Fluctuating asymmetry

This is the deviation from perfect bilateral symmetry caused by environmental stresses, developmental instability and genetic problems during development. It is thought that the more perfectly symmetrical an organism is, the better it has been able to handle developmental stress and has more developmental stability. Fluctuating asymmetry (FA), then, may be a measure of good-genes that is difficult or impossible to mask. An honest signal?? Mates with low FA should be preferred. Causes of FA: mutations, inbreeding, homozygosity, poor genetic coadaptation.


Symmetrical men are more attractive to women, particularly during high fertility phases of the ovulatory cycle. Scents from symmetrical men are also more attractive to women. Conversely, men show no preferences among women based on either symmetry or scent. This is interpreted as support for good-genes preferences, with the scents being an "honest signal of phenotypic and genotypic quality of the human male". Men: FA with lifetime number of sex partners, r = -0.34 Women: r = 0.00 Women with low fertility risk, correlation between man's scent rating and attractiveness: r = 0.04 Women with high fertility risk: r = -0.15 Men do not find the scent of symmetric women more attractive "One possible good-genes explanation is that symmetric men may have particularly rare major histocompatiblity (MHC) genotypes making them attractive to many fertile women."(Thornhill and Gangestad 1999).

Blanckenhorn et al. (1998) show that body size is heritable and correlated with fitness while FA is heritable for females but not males. The authors conclude: "The crucial assumption that asymmetry of sexually selected traits reflects overall, heritable developmental stability of an individual is thus only partly substantiated by our data. In contrast, large body size is heritable, associated with high fitness, and consequently could be indicative of good genes." OR (my interpretation), strong sexual selection has eliminated heritability of FA, while body size is epiphenomenal and has not been subject to selection.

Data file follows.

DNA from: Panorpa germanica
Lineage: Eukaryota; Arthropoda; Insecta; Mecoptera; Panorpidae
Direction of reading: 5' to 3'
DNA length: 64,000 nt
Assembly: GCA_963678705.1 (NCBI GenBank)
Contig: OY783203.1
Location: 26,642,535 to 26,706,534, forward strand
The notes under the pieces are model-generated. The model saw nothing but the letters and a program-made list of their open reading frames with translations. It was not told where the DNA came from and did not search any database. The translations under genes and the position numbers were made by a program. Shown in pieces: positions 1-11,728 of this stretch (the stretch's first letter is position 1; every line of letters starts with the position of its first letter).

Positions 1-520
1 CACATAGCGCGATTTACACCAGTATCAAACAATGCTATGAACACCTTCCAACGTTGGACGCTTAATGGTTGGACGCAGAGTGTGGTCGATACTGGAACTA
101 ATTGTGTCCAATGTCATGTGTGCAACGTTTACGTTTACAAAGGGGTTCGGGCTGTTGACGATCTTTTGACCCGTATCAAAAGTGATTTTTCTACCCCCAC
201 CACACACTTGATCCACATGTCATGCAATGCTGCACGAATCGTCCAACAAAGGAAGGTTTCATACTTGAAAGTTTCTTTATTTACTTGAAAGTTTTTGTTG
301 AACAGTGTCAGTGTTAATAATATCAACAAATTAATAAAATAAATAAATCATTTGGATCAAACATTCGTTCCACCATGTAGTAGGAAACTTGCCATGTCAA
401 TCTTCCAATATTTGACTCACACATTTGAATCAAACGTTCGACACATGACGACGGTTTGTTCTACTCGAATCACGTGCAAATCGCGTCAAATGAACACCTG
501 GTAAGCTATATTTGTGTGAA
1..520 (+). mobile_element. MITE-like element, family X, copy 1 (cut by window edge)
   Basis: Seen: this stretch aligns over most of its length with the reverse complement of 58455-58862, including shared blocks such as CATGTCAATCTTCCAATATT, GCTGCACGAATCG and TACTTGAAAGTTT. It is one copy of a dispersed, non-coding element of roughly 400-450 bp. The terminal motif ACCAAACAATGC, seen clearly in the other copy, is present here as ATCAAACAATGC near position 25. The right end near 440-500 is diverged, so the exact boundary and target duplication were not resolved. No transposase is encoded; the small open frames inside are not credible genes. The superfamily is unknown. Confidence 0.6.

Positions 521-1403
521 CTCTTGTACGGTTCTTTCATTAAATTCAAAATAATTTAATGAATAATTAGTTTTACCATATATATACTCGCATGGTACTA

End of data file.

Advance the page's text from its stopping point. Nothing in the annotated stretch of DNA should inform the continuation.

Blanckenhorn, W. U., T. Reusch, and C. Muhlhauser. 1998. Fluctuating assymetry, body size, and sexual selection in the dung fly Sepsis cynipsea--testing the good genes assumptions and predictions. J. evol. biol. 11:735-753

Ligon, D. J., R. Kimball and M. Merola-Zwartjes. 1998. Mate choice by female red junglefowl: the issues of multiple ornaments and fluctuating assymetry. Anim. Behav. 55:41-50. Females used only comb size to choose mates, ignored symmetry.

Morris, M. R. 1998. Female preference for trait symmetry in addition to trait size in swordtail fish. Proc. Roy. Soc. London (B). 265:907-911. Nice paper showing that females use both trait size and symmetry when choosing mates.

Oakes, E. J. and P. Barnard. 1994. Fluctuating asymmetry and mate choice in paradise whydahs, Vidua paradisaea: an experimental manipulation. Anim. Behav. 48:937-943. Symmetry did not affect mate choice in these birds.

Thornhill, R. and S. W. Gangestad. 1999. The scent of symmetry: A human sex pheromone that signals fitness? Evolution and Human Behavior 20:175-201.

Tomkins, J. L. and L. W. Simmons. 1999. Heritability of size but not symmetry in a sexually selected trait chosen by female earwigs. Heredity 82:151-157.

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copyright ©2001 Michael D. Breed, all rights reserved